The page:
Examples: Monday, today, last week, Mar 26, 3/26/04
Welcome home! Please contact lincoln@newbuddhist.com if you have any difficulty logging in or using the site. New registrations must be manually approved which may take up to 48 hours. Can't log in? Try clearing your browser's cookies.

The Scriptures

Tony_A_SimienTony_A_Simien Veteran
edited July 2015 in Meditation

The Scriptures

I have mentioned this before in other posts but I feel it is worth mentioning again because it is very much related to this post.

I will never intentionally discuss any aspect of spirituality that I do not understand from my own direct knowing. I suppose one could say that this is my "Prime Directive".

How could I speak of it genuinely if it is not in my direct knowing? I will only be repeating what someone else has written. Someone else's thoughts or views. Which may or may not be from direct knowing. I may be the cause of more confusion. Isn't there enough perceived confusion in mind?

If I don't know I will keep my mouth closed. Or I will ask specific questions so that I have a better understanding.

What I will never do is use scripture, as a weapon, to try and discredit other people's words. That's not to suggest that scripture is always used in this way. But I've had countless bulleyes painted on my forehead. So I can say that this is so in some cases.

Sometimes it's simply because one's understanding is only intellectual and the alternate explanation does not fit within one's own interpretation of the scripture. It's all concepts floating around in one's head. It's not a living practice.

Or it may be an honest inquiry. The person may sincerely be making an effort to understand deep within the heart.

But I feel that sometimes what we have read may hinder our progress, if we cling to tightly to them. If our experiences do not match our interpretations of the Scriptures, then we may believe we're headed in the wrong direction. If we close our minds to other possibilities which may not yet be in our own experience; we may hinder our own progression.

Remember that scriptures have been interpreted by many mind's over the centuries before being put into print. How can anyone know that they are valid unless they have known directly? We cannot know unless we live it. How can we use scriptures to defend our points and say to others that they are wrong, when we have not known what the scriptures speak of directly? Moment to moment. It's all or mostly intellectual.

If one desires to defend one's own words and views then please do. But do it from your own experience. Not using someone else's words that you cannot verify from living it, as truth.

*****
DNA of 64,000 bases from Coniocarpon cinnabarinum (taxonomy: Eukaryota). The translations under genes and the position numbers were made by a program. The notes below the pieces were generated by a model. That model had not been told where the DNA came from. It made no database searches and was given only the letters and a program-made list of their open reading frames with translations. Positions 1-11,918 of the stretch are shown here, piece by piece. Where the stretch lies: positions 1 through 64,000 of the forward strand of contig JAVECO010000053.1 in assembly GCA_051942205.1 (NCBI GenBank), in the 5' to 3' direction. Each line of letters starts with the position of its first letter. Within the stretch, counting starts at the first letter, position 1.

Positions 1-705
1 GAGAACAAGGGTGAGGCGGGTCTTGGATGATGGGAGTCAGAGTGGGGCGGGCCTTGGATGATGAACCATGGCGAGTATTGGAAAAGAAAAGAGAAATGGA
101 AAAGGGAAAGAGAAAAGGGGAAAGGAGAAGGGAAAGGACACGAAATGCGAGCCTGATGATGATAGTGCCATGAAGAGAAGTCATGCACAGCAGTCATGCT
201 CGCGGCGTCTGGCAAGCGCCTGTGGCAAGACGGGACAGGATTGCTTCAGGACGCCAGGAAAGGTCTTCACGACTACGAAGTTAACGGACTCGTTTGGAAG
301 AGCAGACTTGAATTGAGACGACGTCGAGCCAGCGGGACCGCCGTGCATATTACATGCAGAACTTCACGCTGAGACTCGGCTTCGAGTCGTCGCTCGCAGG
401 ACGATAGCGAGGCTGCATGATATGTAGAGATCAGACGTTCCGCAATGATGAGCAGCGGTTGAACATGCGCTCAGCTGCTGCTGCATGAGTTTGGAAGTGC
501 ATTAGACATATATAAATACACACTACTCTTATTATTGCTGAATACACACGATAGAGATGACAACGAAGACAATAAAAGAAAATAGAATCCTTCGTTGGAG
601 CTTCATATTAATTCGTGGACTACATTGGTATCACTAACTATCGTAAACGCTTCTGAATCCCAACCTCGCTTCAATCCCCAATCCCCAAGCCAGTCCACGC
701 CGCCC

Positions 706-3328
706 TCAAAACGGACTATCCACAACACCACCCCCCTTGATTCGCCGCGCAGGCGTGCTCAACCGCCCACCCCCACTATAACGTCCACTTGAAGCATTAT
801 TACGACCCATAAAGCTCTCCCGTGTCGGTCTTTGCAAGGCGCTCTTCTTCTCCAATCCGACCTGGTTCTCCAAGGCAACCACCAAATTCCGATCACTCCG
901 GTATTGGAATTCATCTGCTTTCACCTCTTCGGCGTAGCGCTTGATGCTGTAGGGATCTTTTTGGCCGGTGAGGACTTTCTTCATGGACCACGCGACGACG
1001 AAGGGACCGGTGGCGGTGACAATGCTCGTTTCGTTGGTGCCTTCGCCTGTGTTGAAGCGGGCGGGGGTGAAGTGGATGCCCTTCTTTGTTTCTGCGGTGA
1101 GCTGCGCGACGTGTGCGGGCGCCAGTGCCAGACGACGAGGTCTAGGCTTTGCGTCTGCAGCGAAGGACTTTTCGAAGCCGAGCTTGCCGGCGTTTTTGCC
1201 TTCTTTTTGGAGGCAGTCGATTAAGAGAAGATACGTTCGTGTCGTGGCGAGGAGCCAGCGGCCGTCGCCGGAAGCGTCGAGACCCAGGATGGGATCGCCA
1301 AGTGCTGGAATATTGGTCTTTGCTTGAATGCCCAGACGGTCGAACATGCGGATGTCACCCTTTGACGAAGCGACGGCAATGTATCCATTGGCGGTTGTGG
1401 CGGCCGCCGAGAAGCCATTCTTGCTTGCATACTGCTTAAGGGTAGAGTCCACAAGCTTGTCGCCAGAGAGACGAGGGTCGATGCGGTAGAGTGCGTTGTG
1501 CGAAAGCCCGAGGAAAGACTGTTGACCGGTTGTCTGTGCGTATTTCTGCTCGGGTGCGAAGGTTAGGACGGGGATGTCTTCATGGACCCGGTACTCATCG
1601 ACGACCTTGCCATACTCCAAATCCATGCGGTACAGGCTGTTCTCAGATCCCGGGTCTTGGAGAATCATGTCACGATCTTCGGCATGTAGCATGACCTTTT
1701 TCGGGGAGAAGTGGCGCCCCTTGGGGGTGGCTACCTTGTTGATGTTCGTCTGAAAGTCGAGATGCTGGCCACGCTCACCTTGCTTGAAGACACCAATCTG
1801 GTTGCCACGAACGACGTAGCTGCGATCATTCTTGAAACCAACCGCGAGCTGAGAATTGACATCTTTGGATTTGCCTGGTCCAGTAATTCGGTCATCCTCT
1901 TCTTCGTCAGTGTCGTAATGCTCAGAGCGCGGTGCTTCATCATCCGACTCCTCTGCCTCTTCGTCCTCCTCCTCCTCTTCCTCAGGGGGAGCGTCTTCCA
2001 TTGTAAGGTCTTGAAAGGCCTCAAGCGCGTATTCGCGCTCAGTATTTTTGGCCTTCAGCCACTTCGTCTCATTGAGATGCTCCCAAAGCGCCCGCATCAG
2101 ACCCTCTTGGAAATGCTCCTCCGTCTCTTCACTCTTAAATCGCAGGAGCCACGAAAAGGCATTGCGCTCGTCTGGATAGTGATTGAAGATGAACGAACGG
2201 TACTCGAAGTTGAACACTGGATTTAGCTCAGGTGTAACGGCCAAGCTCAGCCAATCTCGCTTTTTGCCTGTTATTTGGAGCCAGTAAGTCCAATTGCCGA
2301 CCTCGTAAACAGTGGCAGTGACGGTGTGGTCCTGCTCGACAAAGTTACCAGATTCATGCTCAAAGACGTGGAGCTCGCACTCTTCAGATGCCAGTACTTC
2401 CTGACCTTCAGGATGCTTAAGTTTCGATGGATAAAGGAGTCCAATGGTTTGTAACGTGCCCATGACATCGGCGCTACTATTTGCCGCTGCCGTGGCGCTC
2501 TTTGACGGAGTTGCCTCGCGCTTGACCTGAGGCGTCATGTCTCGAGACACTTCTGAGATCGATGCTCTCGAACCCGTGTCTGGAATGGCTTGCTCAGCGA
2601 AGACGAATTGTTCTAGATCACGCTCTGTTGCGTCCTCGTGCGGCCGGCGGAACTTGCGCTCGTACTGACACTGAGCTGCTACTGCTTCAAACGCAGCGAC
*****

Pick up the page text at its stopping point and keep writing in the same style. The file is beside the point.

So how can I say to another, I disagree with what you say because this Sutta that I have read, interpreted and understood (which is based only on the concepts in my head) disagrees with your statement. It is not in my personal experience. I think I may have experienced a few times But it's not in the Suttas so I disagree.

How arrogant that would be of me to presume that because it's not in my understanding that it is incorrect. Isn't this how we sometimes operate? Because we don't agree then the other person must be wrong? Because we understand their words differently, so their words must be flawed? Maybe we are the ones who are flawed. Maybe it's our conceptual understanding that's flawed. And even if we are 100% accurate, what value is it If it hasn't penetrated our hearts from living it? It's only words in our heads. We don't live it moment to moment. Isn't this why we practice? So that these truths can penetrate our hearts.

Maybe we should approach such discussions related to the scriptures and spirituality always with an open mind and humbly. I mean genuinely humble with an authentic desire to know. And yes this is one of those desires that is completely necessary in order to go beyond craving and desire. How can one practice if there's no desire to do so? We approach discussions with a beginners mind, understanding that our prior views may possibly be incorrect.

There is a Sufi expression which I always keep close to my heart:

Before you speak, let your words pass through three gates. At the first gate, ask yourself, ‘Is it true?’ At the second ask, ‘Is it necessary?’ At the third gate ask ‘Is it kind?

"Paying our last respects"

Get yourself down to practice. I am very concerned about my companions. I have no doubts about the Dhamma talks that I give to my group of companions, no matter what the situation. No matter what type, level or subject of talk, I pull it out of my heart to become a talk.

I don’t go and look in the holy scriptures. Understand, I do not look down on the holy scripture, but this inner scripture of my heart, becomes evident on its own.

The Lord Buddha taught us in the holy scriptures, to look for the holy scriptures in our heart. So when the holy scriptures appear in our heart, where else should we look for answers?

See, the teaching is pulled out of my heart to teach you. Teaching according to the scriptures is one thing that is often incorrect.